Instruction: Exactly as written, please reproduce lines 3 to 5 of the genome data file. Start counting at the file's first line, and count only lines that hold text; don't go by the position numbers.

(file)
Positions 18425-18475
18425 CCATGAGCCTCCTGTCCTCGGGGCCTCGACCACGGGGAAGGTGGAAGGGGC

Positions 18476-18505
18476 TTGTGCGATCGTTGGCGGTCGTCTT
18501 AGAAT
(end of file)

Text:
Positions 18476-18505
18476 TTGTGCGATCGTTGGCGGTCGTCTT
18501 AGAAT